Christmas decorations covered everything, every  wall

Gifts were wrapped in early NovemberI

Problem was I could not remember.

Was this a toaster or blender for Aunt Sue?

And this odd shaped box all wrapped in blue

With no tag how do I know to whom it was to?

Oh Black Friday  saved me lots of cash, of that I  am clear

But forgotten contents leads me to tears.

With no list and no time to re-wrap, what was I to do with this pile of…..stuff.

There was only one thing for me to do in this quandry

Call in the Christmas snoopers and forget the laundry.

Two little elves who live here year round

Came when I whistled and appeared in one bound.

They spoke not a word but went right to the task

As if to say, “We knew this day would come at last.”

Their skills for snooping and identifying by touch, led to no surprises on past Christmas Days for this bunch.

“Our skills are unsurpassed.  We can save this holiday disaster.

This is a tackle box for Uncle Lassiter.”

And in a twinkling the job was completed.

They gave me the list and no name had been deleted.

I knew at a glance what had been given to whom.

And I heard them exclaim as they raced to their room,

“Merry Christmas dear Mama, the gift you got us is nifty.

We promise to look surprised when we open the X-Box 360.”

Saturday, December 13, 2014

Recap to Fill in the Gap or Pumpkin is a vegetable, right?


By Jody Worsham

All rights reserved for Haz Mat Suites

First I would like to thank all of you for waiting for my death notice to appear on Facebook before calling to check as to the reason for my absence from the blogging scene.  It is so hard to find my phone or my I-Pad amidst the Mount Everest of Kleenx.  

So, a recap.  I guess all this began with the decision as to when the Thanksgiving meal should take place.  Should I call my eleven guests and inform them we were having Thanksgiving Breakfast or Thanksgiving Brunch?  With the start times for Black Friday shopping now beginning on Blue Thursday afternoon, it was imperative that the teen-ager and I be in line by 2p.m. for the Wal-Mart Six Hour Price Guarantee for the 643-inch-indoor-drive-in-movie TV.

“Hi, sorry to be calling so early this morning, but we will be having Thanksgiving Brunch at our house this year instead of Thanksgiving dinner.  As per the sales flyers, we must be finished with brunch and in line by 2p.m.  Thank you so much.  Look forward to visiting with you shortly.”

Black Friday/Blue Thursday shopping is all about logistics and communication.  While the turkey and bacon were frying, I charged the phones and cross referenced the start times for all the bargains.    To save time, I had the dessert on the buffet table rather than at a separate table .  Ok, technically pumpkin is a vegetable, so what if it is served as a pie?

In keeping with the holiday spirit, the teenager gave the succinct prayer. “God? Thanks.” By the time the last person cleared the buffet line, I was loading the dishwasher, squishing in my Dr. Scholes gellin’ insoles, and thanking everyone for coming.  It was “Show Time!”

Ever since the infamous sheet “incident” at Wal-Mart last year resulting in a 9-1-1- call,  a fight,, and everyone being three sheets to the wind, the nine-year-old has begged to be part of the shopping scene.  I told him BF/BT was rated PG-13 for violence and he was too young.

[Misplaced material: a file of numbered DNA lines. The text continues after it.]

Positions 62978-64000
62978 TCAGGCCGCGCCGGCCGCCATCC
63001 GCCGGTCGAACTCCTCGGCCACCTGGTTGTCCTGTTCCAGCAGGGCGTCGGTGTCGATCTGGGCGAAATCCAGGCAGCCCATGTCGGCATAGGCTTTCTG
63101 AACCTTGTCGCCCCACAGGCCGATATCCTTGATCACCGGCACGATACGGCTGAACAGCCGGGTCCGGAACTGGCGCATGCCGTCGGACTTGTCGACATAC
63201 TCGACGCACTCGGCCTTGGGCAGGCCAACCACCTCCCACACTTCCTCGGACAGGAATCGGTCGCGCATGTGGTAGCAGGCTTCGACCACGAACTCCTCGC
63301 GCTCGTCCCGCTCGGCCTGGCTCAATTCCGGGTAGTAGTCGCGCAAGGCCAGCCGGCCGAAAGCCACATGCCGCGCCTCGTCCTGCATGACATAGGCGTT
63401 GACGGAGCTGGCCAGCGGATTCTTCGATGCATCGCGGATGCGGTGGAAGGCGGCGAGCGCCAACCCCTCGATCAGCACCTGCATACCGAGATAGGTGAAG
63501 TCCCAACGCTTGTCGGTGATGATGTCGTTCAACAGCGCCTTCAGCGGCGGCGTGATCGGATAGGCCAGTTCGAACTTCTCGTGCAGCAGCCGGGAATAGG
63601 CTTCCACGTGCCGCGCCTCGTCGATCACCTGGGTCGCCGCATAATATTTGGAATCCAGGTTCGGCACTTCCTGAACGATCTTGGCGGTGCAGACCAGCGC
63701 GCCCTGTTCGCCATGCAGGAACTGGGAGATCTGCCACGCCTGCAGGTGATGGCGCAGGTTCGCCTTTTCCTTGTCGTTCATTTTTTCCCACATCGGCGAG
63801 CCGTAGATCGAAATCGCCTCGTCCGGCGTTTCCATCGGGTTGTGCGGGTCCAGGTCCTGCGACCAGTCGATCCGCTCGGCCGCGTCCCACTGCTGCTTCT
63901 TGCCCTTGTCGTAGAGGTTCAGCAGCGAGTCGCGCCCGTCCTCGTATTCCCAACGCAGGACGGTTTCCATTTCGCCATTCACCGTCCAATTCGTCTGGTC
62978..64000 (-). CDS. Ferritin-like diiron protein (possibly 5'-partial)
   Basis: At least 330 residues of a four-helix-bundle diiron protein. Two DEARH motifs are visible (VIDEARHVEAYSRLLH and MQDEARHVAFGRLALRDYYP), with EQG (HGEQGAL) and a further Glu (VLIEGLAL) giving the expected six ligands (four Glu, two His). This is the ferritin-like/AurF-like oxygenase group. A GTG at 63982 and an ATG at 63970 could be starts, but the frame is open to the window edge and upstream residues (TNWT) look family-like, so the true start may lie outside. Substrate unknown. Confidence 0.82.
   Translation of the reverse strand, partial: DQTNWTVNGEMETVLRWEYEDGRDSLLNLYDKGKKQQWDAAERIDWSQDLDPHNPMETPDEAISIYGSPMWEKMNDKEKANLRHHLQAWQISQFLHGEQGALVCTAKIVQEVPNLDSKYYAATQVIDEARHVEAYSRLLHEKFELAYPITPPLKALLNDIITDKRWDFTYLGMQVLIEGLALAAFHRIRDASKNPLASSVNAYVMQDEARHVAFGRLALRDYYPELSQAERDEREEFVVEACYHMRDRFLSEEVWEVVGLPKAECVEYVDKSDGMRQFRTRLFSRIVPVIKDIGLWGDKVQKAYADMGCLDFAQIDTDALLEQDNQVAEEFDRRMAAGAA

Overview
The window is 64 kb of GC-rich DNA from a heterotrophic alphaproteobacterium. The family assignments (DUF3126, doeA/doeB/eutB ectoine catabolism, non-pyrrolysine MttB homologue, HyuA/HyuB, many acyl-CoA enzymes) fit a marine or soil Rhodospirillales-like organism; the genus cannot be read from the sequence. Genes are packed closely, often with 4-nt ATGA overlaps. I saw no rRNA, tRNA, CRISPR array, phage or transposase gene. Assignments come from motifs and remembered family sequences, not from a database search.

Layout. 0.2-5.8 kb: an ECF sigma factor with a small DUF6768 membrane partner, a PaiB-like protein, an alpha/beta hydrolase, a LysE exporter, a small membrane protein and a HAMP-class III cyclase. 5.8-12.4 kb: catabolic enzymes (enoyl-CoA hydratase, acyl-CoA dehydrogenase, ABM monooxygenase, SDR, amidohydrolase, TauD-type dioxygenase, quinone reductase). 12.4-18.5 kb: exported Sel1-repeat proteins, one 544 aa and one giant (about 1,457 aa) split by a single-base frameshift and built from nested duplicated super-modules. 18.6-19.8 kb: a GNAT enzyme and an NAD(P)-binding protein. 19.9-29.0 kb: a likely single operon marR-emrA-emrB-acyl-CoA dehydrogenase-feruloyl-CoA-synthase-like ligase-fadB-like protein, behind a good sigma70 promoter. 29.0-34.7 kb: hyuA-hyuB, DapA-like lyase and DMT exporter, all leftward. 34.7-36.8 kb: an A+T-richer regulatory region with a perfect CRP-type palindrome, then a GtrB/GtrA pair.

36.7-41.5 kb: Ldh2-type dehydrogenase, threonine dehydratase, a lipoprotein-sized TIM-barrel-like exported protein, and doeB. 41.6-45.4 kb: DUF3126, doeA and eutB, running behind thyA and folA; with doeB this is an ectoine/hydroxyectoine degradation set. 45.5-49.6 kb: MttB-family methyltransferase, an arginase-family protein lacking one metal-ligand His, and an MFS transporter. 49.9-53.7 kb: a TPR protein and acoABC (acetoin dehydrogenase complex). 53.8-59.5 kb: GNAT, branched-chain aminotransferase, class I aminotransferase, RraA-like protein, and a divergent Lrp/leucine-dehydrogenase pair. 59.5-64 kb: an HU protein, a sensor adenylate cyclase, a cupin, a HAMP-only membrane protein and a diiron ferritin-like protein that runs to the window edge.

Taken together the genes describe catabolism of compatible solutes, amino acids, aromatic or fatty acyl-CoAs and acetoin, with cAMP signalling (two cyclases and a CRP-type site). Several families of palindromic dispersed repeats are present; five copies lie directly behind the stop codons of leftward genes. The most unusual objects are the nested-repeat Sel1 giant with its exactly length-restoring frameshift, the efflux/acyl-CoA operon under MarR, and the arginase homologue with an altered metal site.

By 2p.m. the teen-ager was entrenched in the line for the compact freezer sale which would begin at 6p.m. and I was sixth in line for the Drive-in-Movie size TV which began in the frozen food section of Wal-Mart. 

Normally I make some life-long friends during the four hour wait but this must have been the year for I-HOB, International Hallway of Bargains.  I had an Oriental couple to my left and a Latin American family to my right.  During the four-hour wait, I did a lot of smiling, nodding my head, and making non-committal sounds as I could not break through the accent barrier.  At one point I wasn’t sure if the Oriental lady was speaking English or Chinese to her husband.  It all sounded the same to my ears.   When we got tired of standing, we perched on the edge of the frozen food bins until our buns were as frozen as the rump roast on sale there.

True to their word, at exactly 6p.m. Wal-Mart issued a certificate to those of us who could be pried from the frozen food bin, for a big screen TV that we could pay for right then.  The certificate also entitled us to get in line by 8 p.m. to receive the actual TV.  The next hour and a half wait was more comfortable as I was able to pass the time by reading every label on every detergent carried by Wal-Mart. 

True to their word, as exactly 8p.m., the line began to move.  I showed the clerk my receipt for the TV, and she said “Yes, you will definitely get your TV today” and gave me a pass number so I could get my truck in line for the Large Item Pick-up in Automotive. 

At some point during the previous six hour wait, the teen-ager phoned from the pharmacy to say a pillow fight had broken out next to the small freezer line where she was.  “Are you ok?  Was anyone hurt?”  “Mom, it was a pillow fight, a fight for pillows.  No police. What’s with these people and their linens anyway?”  Ah, a question for another time.  “Anyway, I have the certificate so you can pay for the freezer and a pass code so you can get the truck in line…”  “I know, automotive, Large Item Pick Up.”